Although I produce a ton of content, in my mind every discrete piece falls under one of just a handful of broad categories. If it’s fiction or a one-off non-fiction prose piece, it goes on my creative-writing site. If it’s a blog post (i.e., something more recent and purely autobiographical), well, duh, it goes on this blog. If it’s “funny-sad” and batshit, I send it to my pal Oliver and it goes up on the online literary-magazine microsite (a sub-page of The Good Men Project site) that he manages, The Moustache Club of America; he's also posted a couple of serious writings of mine, one about drinking and one about my granny passing away recently. If it’s a book review, it goes on my husband’s sporadically updated BookStalking website.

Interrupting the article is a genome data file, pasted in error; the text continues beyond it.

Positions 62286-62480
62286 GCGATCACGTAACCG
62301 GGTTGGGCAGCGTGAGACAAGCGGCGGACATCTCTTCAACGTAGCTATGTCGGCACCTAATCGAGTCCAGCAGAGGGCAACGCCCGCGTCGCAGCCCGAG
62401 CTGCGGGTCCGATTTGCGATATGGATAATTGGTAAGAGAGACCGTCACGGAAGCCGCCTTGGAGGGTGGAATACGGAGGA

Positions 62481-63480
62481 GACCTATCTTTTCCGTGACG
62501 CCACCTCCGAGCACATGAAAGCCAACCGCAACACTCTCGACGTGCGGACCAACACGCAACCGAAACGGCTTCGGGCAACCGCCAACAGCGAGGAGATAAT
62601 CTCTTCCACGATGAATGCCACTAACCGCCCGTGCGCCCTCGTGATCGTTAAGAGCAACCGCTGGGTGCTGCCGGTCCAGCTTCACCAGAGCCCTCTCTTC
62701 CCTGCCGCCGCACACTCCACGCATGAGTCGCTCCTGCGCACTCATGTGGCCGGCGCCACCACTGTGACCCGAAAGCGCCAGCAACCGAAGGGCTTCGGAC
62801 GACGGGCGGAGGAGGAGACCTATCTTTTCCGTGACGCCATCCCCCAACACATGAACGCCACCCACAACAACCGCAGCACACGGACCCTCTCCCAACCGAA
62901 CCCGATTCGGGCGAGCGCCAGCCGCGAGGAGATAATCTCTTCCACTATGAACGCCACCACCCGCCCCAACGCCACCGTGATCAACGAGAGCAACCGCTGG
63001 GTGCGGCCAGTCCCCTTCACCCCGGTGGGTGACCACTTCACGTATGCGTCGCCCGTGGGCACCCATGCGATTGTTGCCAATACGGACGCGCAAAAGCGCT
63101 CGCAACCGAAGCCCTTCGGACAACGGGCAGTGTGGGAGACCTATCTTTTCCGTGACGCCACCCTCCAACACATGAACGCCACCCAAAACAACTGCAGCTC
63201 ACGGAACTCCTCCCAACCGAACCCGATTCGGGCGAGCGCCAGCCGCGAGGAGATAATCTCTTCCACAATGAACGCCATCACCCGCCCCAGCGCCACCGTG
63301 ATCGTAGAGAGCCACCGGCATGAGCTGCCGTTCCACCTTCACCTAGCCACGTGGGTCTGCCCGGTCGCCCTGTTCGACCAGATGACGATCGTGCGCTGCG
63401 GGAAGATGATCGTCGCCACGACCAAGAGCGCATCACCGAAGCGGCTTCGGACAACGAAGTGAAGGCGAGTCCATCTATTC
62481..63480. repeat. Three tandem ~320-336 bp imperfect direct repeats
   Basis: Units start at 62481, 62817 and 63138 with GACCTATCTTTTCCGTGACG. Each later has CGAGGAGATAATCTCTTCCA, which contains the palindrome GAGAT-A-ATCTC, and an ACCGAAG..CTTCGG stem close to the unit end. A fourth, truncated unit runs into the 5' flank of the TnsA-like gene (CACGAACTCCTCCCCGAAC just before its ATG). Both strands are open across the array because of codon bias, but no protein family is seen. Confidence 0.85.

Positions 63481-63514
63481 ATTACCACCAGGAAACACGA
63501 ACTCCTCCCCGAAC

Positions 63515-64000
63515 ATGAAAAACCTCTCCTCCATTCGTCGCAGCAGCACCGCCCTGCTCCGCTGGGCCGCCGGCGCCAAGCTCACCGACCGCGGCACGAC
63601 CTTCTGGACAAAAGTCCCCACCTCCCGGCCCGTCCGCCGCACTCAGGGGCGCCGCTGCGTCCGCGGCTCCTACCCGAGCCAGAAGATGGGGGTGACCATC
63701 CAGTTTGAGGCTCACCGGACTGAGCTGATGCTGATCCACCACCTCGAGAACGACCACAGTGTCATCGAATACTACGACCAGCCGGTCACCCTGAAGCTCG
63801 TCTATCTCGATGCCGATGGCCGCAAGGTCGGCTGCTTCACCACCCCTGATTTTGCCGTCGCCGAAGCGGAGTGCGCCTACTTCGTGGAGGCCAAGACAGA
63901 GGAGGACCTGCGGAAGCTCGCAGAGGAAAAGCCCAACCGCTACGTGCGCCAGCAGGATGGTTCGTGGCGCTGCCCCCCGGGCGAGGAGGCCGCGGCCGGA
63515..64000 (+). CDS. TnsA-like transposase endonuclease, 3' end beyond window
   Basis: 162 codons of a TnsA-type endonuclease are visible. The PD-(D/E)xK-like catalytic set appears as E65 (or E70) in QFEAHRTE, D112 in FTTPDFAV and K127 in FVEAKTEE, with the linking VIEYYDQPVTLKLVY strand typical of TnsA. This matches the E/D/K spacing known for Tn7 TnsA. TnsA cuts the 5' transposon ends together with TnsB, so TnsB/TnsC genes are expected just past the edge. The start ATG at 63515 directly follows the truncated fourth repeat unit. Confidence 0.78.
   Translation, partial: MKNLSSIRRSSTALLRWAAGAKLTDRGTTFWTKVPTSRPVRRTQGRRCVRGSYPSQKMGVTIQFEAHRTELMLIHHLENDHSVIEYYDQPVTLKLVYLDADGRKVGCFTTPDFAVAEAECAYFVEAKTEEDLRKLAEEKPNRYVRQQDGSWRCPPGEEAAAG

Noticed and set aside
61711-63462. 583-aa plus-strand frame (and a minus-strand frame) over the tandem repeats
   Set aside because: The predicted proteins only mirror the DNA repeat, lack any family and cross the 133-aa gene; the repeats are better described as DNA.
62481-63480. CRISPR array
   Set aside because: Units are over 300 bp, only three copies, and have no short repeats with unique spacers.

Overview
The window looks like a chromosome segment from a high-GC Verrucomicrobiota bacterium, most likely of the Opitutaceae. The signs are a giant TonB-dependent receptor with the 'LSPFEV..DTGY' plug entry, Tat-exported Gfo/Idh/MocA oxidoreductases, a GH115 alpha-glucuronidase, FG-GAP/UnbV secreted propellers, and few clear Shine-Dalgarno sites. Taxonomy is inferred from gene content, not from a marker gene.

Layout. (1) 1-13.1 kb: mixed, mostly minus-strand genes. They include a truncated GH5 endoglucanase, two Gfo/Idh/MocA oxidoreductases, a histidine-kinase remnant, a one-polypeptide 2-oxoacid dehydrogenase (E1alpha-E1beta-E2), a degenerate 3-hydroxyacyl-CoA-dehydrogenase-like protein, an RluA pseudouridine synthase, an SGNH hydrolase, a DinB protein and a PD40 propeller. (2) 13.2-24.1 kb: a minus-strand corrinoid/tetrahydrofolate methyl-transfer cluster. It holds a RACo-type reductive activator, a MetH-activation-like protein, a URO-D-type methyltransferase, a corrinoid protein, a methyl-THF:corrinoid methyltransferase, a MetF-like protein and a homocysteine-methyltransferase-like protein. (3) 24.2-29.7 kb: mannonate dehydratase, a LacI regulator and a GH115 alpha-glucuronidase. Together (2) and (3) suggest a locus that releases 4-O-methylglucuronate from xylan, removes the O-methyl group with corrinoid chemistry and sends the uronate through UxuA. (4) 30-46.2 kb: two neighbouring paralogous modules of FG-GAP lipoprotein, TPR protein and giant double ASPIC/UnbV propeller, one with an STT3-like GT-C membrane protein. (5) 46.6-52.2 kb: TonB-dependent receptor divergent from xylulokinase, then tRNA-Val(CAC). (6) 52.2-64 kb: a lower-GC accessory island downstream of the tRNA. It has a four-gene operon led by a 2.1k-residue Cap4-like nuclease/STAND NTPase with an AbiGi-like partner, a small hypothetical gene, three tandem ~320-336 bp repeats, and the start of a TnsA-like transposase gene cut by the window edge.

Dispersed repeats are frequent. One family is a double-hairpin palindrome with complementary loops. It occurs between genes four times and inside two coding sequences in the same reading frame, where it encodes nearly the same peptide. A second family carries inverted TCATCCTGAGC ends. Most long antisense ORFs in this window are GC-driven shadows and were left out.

And I keep all my e-mail correspondence – that’s the other good thing about Gmail (I swear Google didn't buy me off): seemingly infinite storage space, especially if all you’re doing, like me, is sending and receiving text-centric e-mails that don’t have a ton of crazy attachments to them. So if I ever need to find some terribly poignant missive that I once fired off to an ex or some terribly poignant cover letter or some terribly poignant "please unsubscribe me from this e-mail list" message, I simply search for the term and up it comes.
Christie’s Tip #4 is to temper all of these other tips with a Zen-like acceptance that you can’t save or remember where you saved everything – you will lose stuff, good stuff, sometimes. “All we are is dust in the wind,” and so are words. That’s why you should just write write write like a crazy whirling dervish at the keyboard, so that you always have good stuff around, even if some sci-fi smartbomb of the future wipes out the Internet. In this ephemeral world of ours, writing writing writing is my grab at immortality; it’s my fuck-you to oblivion.